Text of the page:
Joi Ito's Web

Joi Ito's conversation with the living web.

Sorry I couldn't say anything before, but the rumors are true. Six Apart has acquired Danga, the company that runs LiveJournal.

See the press release, the FAQ, Mena's Corner and Brad's post for more info. So I guess I better clean learn bml and make my LJ look a bit better.


Hi... maybe you can also have them tweak the FAQ to reflect that we are not all teenagers at LJ. I know personally I haven't been one for quite a while, and there are many people there who take our LJ's and the community seriously.


Unless you're going to be writing code, which I didn't think you did much of, you don't want BML. What you do want to learn is S2, possibly the most complex templating system known to man.

(It's basically a full programming language, except all the features you want to use are prohibited.)

All the cool kids use S2!

Of course, your blog is already syndicated on LJ, which is how I've been reading it for a long time:

You probably already know this, though.

Oh, and user styles aren't done in BML. LJ has two style systems, S1 and S2. S1 is the original template-like system, and S2 is closer to a programming language. S2 is much more powerful (it's also used for their photo hosting service), but tricker to get started with. The FAQ, manuals, etc. have more information, and I'm sure the support volunteers would be honored to help you if you have any problems. :)

Ro: You need to talk to Brad about that. I'm not a teenager either. ;-)

Karl: Yeah. Thanks. I had my blog syndication in my friends for awhile, but I just removed it because I realized it was redundant. Is there a way to see who has included that syndication in their friends?

Oh. I thought I had to learn BML. I guess I'll rtfm before I say something else stupid.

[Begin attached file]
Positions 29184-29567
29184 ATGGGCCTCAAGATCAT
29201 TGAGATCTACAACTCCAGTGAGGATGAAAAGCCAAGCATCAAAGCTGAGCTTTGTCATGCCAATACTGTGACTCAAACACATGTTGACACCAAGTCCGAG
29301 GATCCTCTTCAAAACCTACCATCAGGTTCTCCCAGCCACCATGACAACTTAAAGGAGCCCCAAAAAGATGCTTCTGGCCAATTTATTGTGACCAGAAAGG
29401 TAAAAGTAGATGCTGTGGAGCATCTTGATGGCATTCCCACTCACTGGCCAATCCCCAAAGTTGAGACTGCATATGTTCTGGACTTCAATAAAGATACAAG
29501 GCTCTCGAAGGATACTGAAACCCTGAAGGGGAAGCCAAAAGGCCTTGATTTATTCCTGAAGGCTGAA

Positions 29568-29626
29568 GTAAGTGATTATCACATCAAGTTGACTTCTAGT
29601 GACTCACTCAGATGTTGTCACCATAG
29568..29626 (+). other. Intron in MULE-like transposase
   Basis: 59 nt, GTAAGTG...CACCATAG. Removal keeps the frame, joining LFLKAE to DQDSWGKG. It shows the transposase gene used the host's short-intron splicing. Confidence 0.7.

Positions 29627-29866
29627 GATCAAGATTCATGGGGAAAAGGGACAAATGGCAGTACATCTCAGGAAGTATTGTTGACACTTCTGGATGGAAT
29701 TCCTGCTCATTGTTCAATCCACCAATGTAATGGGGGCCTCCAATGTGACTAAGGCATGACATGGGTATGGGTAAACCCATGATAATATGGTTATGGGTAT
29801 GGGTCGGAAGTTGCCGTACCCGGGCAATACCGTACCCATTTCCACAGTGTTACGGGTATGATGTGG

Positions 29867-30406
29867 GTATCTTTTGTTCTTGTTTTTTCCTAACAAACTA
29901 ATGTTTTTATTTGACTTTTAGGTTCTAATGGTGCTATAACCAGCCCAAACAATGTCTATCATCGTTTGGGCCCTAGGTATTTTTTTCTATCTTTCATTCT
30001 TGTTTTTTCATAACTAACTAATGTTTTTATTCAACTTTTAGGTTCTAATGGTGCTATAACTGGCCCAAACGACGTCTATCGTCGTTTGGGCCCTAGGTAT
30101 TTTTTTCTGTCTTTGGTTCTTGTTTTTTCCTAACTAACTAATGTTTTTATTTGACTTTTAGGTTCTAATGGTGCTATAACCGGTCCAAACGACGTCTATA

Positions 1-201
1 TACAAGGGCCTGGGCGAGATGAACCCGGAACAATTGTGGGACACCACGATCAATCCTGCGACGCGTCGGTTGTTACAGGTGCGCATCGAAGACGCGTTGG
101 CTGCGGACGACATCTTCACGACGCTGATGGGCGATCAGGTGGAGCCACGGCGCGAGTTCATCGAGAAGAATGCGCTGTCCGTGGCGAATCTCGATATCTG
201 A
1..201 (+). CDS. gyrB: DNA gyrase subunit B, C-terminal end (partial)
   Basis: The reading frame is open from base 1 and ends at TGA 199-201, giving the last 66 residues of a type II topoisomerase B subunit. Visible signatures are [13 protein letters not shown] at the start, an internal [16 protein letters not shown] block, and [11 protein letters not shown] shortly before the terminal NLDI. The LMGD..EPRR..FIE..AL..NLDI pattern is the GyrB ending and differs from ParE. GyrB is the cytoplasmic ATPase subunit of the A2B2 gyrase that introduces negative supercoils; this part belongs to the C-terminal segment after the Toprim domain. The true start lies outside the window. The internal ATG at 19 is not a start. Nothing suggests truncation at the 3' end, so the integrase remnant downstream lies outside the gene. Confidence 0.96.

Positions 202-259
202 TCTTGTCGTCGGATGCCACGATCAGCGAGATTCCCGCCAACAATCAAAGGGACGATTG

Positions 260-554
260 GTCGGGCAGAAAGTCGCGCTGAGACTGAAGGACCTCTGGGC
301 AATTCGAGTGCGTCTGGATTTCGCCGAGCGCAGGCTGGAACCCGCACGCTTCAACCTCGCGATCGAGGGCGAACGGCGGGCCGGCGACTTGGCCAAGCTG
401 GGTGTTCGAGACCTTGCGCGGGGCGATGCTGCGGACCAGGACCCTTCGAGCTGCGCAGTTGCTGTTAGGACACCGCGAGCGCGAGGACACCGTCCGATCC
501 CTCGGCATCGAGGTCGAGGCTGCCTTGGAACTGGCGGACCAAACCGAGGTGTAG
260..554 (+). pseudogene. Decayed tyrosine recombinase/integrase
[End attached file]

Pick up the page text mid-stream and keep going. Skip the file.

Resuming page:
I'm slightly confused, is 6A buying Danga itself or just LJ? I keep seeing references to 6A buys "LJ," but then once in a while I'll see 6A buys Danga.

Yes, maybe it's a bit confusing. The press release, which I assume is the most "official" says: "Six Apart, makers of the highly acclaimed Movable Type publishing platform and TypePad personal weblogging service, today announced that it has acquired Danga Interactive, Inc., the operators of the popular service LiveJournal, for an undisclosed amount of stock and cash."

I am definitely NOT a teenager, But I AM VERY worried about the user interface the LJ has, There are a lot of us that are blind and we need the simple text interface that LJ has, Is this going to change?????
I have a paid account and even have bought Lj clothing!
I love my LJ and am really worried!!!


So how much did Sixapart pay for Livejournal?

Now that the deal is done, I think it's legitimate for the "money man" behind it to talk about the vision here, and not to rely on the nonsense being spat out by the so-called mainstream press. (Like "The New York Times" blog.)

What they're saying is the two outfits are incompatible, that LiveJournal is about simple tools for kids, and SixApart is about complex tools for grownups.

That's nonsense. There has to be synergy or the deal makes no sense. And Joi Ito doesn't do things that don't make sense.

So, what is it?

Pure speculation here. MT gives LJ a migration path, and LJ gives MT a user base. Confirmation of that might make markets feel better about the deal.

All the best...

The details of the deal are undisclosed, sorry Jim.

Dana, actually, believe it or not, I did not mastermind this deal. This was the Six Apart folks talking directly to Brad. I was the one who wanted Ben and Mena to take our money at the very beginning, but I'm less involved these days in their operations. My responsibilities are mostly focused on making Japan successful. Of course I'm an active cheerleader, but I think Mena's post on Mena's Corner is probably the best view of what Six Apart's plans are.

This is great. LJ and MT do have a LOT to learn from each other. As a long time user of both, I must say it is a great thing. Now, if either can become as simple as blogger, someone will rule.